On the topic of magic items, Ork! has plenty of them, from the magic tattoo of the Iron Bird to autogyros and dread magic spears. Activating some of these items also requires a Magic roll, and sometimes draws Krom’s Curse, but this is milder and less frequent, in exchange for potent but limited benefits—and the constant risk another ork will hit the owner over the head and take it. Items are daily (meaning they can be used a listed number of times per day), munchies (they get used up, like cookies and your good friend’s beers), futzy (these work every 2d4 hours) and always (lo and behold, these work all the time!).
Sample Magic Item: Grovel Stick
Daily (3×) • Krom Dice: 3d6
This short staff is carved with strange warlocky symbols and has mojo written all over it. It can be used as a club with a damage rating of 1, but that’s not its main function. No, the grovel stick is not an ordinary weapon of war. It reminds upstart orks who the boss is. The fact that its ability also works on squishy and sour men is a big plus. If the wielder of the grovel stick hits an opponent in hand-to-hand combat, he can choose to activate the magic rather than inflict damage. If the magic works, the victim falls to the ground and grovels uncontrollably for 1d4 rounds. Even if attacked, the victim continues to grovel. Never mind that orks can’t understand squishy men; groveling transcends language.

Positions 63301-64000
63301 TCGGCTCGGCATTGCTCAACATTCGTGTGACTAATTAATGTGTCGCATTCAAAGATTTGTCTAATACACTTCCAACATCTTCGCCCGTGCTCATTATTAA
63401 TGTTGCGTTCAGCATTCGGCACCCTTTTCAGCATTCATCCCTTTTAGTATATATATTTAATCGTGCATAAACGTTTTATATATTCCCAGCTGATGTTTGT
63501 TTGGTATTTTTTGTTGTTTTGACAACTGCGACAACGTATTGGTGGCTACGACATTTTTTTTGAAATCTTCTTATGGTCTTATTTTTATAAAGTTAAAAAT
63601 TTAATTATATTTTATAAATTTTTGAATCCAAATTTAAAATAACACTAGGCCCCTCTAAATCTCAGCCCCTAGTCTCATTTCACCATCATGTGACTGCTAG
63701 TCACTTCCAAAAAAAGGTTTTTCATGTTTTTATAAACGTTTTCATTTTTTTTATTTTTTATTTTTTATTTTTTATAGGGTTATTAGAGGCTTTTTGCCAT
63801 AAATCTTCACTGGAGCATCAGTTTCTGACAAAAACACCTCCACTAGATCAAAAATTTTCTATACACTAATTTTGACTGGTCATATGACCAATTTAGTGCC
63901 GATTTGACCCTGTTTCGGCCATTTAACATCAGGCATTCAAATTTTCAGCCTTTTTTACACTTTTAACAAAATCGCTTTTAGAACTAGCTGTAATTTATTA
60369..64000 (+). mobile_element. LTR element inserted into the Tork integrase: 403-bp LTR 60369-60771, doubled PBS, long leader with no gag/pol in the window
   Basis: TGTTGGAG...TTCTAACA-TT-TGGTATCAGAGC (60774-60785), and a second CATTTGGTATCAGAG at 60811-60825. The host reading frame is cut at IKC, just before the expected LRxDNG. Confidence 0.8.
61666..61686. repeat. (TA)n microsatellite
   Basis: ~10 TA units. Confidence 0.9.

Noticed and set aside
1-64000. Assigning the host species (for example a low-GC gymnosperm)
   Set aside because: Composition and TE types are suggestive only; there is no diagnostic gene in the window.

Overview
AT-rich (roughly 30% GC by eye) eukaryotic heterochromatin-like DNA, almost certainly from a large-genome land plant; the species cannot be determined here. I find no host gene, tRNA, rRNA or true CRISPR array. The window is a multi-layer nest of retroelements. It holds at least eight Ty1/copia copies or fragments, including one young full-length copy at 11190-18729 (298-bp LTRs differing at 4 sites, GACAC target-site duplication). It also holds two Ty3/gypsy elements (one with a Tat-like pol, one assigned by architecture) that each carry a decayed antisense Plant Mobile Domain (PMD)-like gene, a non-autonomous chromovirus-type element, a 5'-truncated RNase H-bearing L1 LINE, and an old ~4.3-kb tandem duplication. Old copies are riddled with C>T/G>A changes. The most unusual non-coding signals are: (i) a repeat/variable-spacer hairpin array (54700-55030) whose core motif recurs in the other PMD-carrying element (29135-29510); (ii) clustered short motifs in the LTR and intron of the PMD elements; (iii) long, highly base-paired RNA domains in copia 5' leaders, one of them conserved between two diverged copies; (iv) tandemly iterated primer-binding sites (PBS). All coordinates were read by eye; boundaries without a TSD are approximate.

Ork!: The Roleplaying Game is shipping now! Next week we’ll be in November, and I’ll put a capstone on this series, giving you a full rundown of the contents. Happy Halloween—it’s an ork-worthy affair!
This past couple of Orktoberfest weeks we’ve talked about the basics of Ork! The Roleplaying Game, Second Edition (Pre-Order Link!), starting with Frequent Ork Questions (the FOrkQ) and moving to the core system, where you battle a god, and combat, glorious combat! Now in this and previous Ork! articles we’ve tried to get across a certain vibe, where the game is supposed to be goofy, fun, and open-ended, but some of you will still want to ask dumb questions like, “How does the system address the narrative premise?” Smart things like this sound like science, which in Ork! is traditionally punished by murderous, anti-science trolls. (In the rough and tumble World of Orkness, only trolls, with their entirely fictional ability to regenerate, can get away with anti-science beliefs that keep them from vaccinating their troll-cubs. The rest of you, vaccinate your kids!)